Illustration by Clara Nicoll

Long life: On celebrating my 90th birthday, I’m struck by the ordinariness of life

Through the war, the swinging sixties and the technological revolution it is the nitty gritty of life that I remember
March 1, 2023

OK, so I’m 90. How did this happen?

I’ve never taken much notice of birthdays, but this one is difficult to avoid. Everyone keeps asking me how I am going to celebrate the “big one”. My daughters are threatening to organise a party. Trouble is, I hate parties. I have the sort of deafness that means in a crowded place I can’t hear a word anyone close to me is saying, especially when loud music is added to the mix—invariably the kind that, for the musical snob that I am, is a cacophony that sets my teeth on edge.

Standing for a long time in one place is demanding on old legs and feet, but if you manage to find a chair and sit down you are trapped in the company of only the people who choose to approach you, rather than circulating away from the bores and choosing who you want to talk to. The added problem is that I can’t remember anyone’s name and end up sounding like an affected actress calling everyone “darling”. When people discover that you can’t hear unless they shout, they start having a conversation with somebody else over your head, and you sit there feeling old and ignored. Or, worse still, they kneel down and address you like a small child. Then there is the food and drink—when balancing a plate and glass, how are you supposed to wield a fork? Or grab a passing canapé? 

Why is this 90th so important to my nearest and dearest? Are they suddenly reminded that I won’t be around much longer? Probably the last chance for a party before the wake, when they will talk about me rather than with me?

Several people have pointed out that they want to mark a life lived through an amazing epoch of drama and change. The war, the grey aftermath, the swinging 1960s, the technological revolution, an extraordinary 90 years of history.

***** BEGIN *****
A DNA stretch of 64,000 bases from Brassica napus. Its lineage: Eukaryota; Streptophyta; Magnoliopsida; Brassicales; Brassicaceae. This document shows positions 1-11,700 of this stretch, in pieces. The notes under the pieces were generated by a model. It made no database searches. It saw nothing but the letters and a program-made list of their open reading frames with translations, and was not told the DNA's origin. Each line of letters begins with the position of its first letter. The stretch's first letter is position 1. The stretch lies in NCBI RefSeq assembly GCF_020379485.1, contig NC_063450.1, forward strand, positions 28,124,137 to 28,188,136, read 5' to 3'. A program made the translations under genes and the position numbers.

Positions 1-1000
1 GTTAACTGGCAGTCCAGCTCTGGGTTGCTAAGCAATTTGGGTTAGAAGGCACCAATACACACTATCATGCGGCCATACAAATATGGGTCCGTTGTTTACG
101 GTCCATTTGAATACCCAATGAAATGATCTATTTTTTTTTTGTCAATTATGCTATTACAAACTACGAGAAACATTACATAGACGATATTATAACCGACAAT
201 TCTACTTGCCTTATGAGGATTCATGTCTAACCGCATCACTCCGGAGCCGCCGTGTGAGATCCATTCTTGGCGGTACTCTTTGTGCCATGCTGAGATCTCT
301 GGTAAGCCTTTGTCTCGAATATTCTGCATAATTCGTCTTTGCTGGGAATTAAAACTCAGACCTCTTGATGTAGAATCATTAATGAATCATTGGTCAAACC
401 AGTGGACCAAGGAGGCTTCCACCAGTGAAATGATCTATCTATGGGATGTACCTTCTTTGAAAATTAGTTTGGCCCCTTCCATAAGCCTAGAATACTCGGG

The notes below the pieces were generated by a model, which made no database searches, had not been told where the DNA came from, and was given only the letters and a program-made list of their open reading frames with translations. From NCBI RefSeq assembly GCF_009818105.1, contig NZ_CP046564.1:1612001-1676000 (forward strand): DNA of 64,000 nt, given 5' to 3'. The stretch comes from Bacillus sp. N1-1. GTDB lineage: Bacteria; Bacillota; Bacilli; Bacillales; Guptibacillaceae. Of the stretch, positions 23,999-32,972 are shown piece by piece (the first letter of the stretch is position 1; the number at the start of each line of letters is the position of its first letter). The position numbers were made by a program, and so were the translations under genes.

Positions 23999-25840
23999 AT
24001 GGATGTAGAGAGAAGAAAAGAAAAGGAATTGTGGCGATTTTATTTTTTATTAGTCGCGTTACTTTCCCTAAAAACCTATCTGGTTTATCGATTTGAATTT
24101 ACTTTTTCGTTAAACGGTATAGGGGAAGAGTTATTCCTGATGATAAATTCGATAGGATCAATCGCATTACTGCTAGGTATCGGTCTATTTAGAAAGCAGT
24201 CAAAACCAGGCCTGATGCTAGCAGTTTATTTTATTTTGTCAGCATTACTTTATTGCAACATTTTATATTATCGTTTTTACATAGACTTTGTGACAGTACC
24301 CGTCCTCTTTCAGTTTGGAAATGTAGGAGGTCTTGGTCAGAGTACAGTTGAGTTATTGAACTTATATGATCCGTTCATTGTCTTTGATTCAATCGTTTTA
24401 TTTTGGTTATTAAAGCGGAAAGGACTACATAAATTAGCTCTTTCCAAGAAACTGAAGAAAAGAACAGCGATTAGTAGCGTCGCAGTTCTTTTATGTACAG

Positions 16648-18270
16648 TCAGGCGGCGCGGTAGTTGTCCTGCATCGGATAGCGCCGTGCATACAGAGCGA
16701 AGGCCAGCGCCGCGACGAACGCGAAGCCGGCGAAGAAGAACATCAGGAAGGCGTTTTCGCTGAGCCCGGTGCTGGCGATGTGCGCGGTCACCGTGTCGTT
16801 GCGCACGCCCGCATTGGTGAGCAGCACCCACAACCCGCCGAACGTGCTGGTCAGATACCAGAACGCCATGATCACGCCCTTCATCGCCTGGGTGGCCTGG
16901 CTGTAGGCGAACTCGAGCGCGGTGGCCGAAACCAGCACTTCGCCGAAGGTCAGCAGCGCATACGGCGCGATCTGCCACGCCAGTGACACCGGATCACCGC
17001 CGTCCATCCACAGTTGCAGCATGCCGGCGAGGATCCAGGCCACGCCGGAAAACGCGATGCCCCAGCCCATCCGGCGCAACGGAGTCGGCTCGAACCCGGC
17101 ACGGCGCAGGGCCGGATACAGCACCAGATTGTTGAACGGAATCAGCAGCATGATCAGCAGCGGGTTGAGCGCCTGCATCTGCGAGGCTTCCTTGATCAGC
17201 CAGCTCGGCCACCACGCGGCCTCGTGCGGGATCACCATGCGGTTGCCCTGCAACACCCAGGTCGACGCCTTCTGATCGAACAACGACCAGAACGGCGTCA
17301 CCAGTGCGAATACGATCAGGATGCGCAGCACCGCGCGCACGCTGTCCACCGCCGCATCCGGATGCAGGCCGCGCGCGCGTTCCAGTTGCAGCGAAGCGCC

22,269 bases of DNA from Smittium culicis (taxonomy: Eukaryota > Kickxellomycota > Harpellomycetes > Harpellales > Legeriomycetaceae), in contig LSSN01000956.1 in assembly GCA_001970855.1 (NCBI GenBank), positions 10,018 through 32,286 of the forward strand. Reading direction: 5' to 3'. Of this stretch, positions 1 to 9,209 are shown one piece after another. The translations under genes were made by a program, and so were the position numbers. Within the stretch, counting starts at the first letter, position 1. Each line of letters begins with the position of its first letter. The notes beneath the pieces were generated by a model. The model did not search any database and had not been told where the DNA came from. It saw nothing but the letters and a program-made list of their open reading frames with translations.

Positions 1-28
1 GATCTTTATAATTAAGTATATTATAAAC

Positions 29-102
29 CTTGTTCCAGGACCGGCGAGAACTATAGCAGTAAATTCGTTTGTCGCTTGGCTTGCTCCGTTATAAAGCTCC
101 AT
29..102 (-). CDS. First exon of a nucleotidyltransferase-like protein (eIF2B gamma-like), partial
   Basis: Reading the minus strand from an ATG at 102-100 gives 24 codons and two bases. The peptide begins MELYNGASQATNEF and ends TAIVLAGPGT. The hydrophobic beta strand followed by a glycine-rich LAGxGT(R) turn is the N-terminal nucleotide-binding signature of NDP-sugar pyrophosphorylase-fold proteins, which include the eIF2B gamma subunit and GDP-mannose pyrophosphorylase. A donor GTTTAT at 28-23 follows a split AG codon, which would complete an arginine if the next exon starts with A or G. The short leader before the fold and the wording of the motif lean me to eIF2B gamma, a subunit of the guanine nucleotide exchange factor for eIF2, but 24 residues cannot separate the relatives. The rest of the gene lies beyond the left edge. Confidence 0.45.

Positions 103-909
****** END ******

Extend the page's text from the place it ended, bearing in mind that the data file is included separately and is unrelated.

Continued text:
But I haven’t noticed all that.

I have been getting on with the nitty-gritty of existence: getting a meal on the table; controlling potentially delinquent offspring; surviving illness, poverty, grief, failure; and cherishing cuddles, unexpected prosperity, love and picnics. Oh, that picnic on Brighton beach in the 1970s!

Sally Wainwright’s script for the sensational BBC series Happy Valley captured the stubborn ordinariness of life, even when circumstances seem horrific. The final confrontation between the policewoman heroine and her nemesis begins with what seems like an almost cosy chat full of pauses, repetitions and non-sequiturs, but underscored with profound rage and desperate humour. It ends with the shocking spectacle of the suicidal man setting himself alight, as our heroine tries to smother the flames engulfing him. We see her explaining to her sister through not tears but gasps and inarticulate squeaks of despair: “I think I might have singed one of your crocheted blankets.” 

Life is simultaneously horrific, funny, incomprehensible and glorious. Human beings just try to hang onto normality. The big world can do what it likes in the few years that I have left; it threatens to be pretty complex. I will do my best to help. But at the same time, I will enjoy the odd cup of tea and digestive biscuit.